Continuing the tradition of books about underground tunnels, The Lifters by Dave Eggers, tells the story of two kids who discover the ground beneath their feet is not made of solid earth and stone but has been hollowed into hundreds of tunnels and passageways, created by mysterious forces for enigmatic reasons.

Set in a post-apocalyptic underground city, The City of Ember by Jeanne DuPrau, is an under-earth adventure without parallel. A last refuge for the human race, Ember is teetering on the edge of doom, its lamps flickering and threatening to extinguish forever. Only young Lina and her friend Doon can figure out the clues to save this city under the soil.

YOUNG ADULT

The air is a battlefield in Stateless by Elizabeth Wein. Teen pilot Stella North enters an air race across Europe in 1937, billed as “Circuit of Nations Olympics of the Air.” When she sees a plane deliberately knocked out of the sky by a fellow pilot, she must unwind the baffling mystery in the tense pre-war climate of the time.

The skies are also the site of terror in Flight 171 by Amy Christine Parker, though for entirely different reasons. In this case, a four-hour flight takes a turn for the horrific when a supernatural creature highjacks the plane and gives the senior class ski trip a deadly ultimatum: sacrifice one of them to die before the flight ends, or the entire plane will crash. (And you thought flying Sunwing was unpleasant!)

Science fiction makes us think of space (where there famously is no air), but Brandon Sanderson’s Skyward is a science-fiction epic about aerial dogfights on an alien world. Spensa, a teenager who is one of a group of shipwrecked humans living on a ruined world under constant attack from mysterious aliens called the Krell. Spensa is determined to become a pilot, one of the brave few who can protect her people from the Krell, but she has the reputation of her father – a pilot who deserted his team and was killed – to overcome.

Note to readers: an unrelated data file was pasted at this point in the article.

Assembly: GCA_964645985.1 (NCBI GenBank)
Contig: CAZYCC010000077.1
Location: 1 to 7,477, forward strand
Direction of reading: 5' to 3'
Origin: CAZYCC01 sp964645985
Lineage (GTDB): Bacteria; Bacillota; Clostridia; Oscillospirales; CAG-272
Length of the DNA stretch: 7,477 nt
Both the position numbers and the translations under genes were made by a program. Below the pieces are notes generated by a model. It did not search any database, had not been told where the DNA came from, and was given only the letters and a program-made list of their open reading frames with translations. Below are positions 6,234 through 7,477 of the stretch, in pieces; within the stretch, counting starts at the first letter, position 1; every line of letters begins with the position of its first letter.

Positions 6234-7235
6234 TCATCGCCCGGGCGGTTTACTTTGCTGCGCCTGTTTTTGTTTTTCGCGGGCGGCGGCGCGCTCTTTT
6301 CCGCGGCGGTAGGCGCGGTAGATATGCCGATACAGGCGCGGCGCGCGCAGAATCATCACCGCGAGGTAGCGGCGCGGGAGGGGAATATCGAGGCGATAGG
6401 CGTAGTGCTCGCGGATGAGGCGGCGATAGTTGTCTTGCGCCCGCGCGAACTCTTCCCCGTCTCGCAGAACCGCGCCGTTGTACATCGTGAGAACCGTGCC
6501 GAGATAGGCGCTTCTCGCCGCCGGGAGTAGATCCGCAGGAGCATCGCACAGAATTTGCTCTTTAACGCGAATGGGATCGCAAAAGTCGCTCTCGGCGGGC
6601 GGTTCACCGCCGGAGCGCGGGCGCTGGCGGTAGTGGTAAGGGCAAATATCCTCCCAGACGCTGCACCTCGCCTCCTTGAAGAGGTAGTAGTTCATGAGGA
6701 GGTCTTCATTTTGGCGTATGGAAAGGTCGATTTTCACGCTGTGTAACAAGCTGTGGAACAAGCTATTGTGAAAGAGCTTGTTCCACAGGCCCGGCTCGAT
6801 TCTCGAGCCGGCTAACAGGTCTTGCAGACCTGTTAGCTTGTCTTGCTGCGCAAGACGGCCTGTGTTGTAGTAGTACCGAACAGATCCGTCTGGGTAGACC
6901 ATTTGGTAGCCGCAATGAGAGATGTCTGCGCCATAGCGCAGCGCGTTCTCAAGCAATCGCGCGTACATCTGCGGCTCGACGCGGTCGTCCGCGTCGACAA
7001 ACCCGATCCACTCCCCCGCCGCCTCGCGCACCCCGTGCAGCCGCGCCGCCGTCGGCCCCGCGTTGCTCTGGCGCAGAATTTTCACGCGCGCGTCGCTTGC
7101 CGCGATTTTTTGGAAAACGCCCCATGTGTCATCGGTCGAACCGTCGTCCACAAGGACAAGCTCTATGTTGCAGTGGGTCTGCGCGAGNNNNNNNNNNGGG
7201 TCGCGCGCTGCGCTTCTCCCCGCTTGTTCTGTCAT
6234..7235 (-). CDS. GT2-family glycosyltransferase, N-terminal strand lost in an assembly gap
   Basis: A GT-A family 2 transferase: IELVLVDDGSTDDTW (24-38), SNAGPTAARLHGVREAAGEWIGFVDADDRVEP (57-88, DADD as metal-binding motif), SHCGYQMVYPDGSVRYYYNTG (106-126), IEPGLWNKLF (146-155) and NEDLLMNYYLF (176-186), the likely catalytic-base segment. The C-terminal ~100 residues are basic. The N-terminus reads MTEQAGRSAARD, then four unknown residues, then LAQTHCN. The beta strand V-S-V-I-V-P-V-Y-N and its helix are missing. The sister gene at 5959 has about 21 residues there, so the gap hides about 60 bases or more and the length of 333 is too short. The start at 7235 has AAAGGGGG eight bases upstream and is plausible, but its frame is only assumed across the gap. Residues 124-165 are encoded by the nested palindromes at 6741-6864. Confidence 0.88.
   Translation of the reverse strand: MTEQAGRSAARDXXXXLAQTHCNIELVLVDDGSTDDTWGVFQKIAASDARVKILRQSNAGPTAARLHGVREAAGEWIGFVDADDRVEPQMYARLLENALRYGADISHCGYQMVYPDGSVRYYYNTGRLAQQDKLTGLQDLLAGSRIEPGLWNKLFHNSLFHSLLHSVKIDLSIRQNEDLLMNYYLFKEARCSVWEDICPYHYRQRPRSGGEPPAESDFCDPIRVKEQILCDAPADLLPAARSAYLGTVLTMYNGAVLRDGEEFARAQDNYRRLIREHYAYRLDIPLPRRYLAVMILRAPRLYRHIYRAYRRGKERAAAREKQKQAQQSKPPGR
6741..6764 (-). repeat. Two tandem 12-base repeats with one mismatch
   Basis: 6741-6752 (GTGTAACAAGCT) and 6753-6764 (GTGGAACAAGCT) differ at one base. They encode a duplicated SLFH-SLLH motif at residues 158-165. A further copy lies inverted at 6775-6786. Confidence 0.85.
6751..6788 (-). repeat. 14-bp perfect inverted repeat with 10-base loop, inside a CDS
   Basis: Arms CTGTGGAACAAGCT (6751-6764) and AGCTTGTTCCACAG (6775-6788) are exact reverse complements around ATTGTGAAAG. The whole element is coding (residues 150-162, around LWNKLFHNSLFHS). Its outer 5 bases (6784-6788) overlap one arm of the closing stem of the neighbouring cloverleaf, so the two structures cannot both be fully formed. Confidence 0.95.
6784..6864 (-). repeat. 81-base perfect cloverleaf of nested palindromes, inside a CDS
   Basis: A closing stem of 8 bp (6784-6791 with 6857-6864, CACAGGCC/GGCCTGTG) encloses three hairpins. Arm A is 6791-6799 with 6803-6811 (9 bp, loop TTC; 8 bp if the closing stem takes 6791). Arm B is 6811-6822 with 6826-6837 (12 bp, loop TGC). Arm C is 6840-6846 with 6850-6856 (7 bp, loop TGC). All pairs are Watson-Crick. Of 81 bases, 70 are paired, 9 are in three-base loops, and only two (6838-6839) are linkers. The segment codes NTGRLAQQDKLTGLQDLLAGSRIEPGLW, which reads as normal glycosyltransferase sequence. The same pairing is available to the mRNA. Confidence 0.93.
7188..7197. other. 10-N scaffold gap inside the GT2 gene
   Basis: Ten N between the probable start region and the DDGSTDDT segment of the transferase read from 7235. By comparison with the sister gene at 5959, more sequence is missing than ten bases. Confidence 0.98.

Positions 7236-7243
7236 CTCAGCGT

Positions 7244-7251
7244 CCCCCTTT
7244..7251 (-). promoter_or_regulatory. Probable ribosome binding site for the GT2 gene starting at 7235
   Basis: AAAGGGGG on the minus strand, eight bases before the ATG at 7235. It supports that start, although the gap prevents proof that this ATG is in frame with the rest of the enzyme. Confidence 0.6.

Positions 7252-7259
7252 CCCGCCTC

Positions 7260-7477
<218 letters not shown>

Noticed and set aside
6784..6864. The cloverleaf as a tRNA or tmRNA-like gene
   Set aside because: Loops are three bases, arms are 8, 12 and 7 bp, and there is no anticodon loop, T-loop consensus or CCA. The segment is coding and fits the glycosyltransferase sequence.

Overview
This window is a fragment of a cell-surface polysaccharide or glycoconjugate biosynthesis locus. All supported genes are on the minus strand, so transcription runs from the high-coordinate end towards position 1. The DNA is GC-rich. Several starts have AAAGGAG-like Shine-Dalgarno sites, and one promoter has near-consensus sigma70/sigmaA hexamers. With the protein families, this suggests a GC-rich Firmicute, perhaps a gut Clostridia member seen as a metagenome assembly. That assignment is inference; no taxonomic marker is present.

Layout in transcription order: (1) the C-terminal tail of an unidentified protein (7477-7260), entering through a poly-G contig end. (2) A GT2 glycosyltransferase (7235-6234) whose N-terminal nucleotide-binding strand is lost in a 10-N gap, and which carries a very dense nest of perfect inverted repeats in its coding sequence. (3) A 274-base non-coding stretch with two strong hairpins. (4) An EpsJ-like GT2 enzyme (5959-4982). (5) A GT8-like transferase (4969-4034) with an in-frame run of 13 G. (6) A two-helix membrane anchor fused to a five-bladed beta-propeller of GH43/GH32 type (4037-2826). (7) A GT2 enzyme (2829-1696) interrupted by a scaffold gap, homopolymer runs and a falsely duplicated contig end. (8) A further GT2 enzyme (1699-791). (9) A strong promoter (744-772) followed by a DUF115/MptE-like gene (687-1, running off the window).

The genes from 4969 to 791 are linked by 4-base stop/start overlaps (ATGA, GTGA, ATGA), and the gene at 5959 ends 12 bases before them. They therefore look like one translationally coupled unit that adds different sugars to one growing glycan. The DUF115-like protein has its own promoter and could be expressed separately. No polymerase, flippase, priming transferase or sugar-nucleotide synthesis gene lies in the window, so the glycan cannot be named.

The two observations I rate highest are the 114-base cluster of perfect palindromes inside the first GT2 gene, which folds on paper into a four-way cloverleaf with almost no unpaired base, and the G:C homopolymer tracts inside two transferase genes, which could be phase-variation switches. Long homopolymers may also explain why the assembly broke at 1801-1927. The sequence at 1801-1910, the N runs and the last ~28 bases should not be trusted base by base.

When you’re talking YA and water, you know there will be piracy in the mix. And that’s the case with The Wicked Bargain by Gabe Cole Novoa, a Latinx pirate fantasy starring a transmasc nonbinary teen with a mission of revenge and revolution – as well as the power to manipulate fire and ice (which is technically water). Add in a bargain with the Devil, an arrogant and handsome pirate, and a gender-fluid demon with opaque motives and you’ve got yourself a thrill ride wetter and wilder than Pirates of the Caribbean.

Those We Drown by Amy Goldsmith (out June 27) is an ocean-drenched, atmospheric horror novel about a high school semester-at-sea program – or “Seamester” – that turns into a dread-filled voyage with disappearing classmates and strange creatures that haunt the students’ dreams. Imagine Breaker High rewritten by H. P. Lovecraft and you know this is a book that plunges into darker waters than usual.

And In the Serpent’s Wake by Rachel Hartman was – at one point – called Tess of the Sea, to note its aquatic bona fides. A follow-up to Tess of the Road, it sees Tess on a mission from the Queen to sail across the oceans to the bottom of the world and prevent a war, though she may take a few sea-faring diversions on the way there.

Fire meets thriller in Jennifer Lynn Alvarez’s Lies Like Wildfire, a book that features five friends who accidentally spark an enormous and deadly wildfire and – as the title suggests – lie about doing so. But as the blaze roars through their town and towards Yosemite National Park, Hannah, who is the daughter of the sheriff, feels her friends begin to crack and finds herself going to extreme lengths to protect their secret.

Another novel set into motion by wildfires, Up in Flames by Hailey Alcaraz, finds a wealthy and entitled teen, Ruby Ortega, whose life is turned upside down by wildfires that devastate her California hometown (and her parents’ business). Ruby must rebuild her life with the help of unexpected allies – including a beguiling, dark-eyed boy (naturally) – and become an unexpected heroine to the many people displaced by the fire.

The fires may be wild in Burn Our Bodies Down by Rory Power, but they are anything but natural. After all, it’s a massive fire in a cornfield in her mother’s hometown from which Margot pulls a girl who looks exactly like her. And things only get stranger after those fires.

Earth is at the heart of Bridge of Clay by Markus Zusak, an epic, multi-layered story of five brothers who – with a dead mother and absent father – raise each other, which not only features a main character named Clay, but also has that Clay build a bridge (also out of clay … or at least some form of earth) at the request of their suddenly returned father.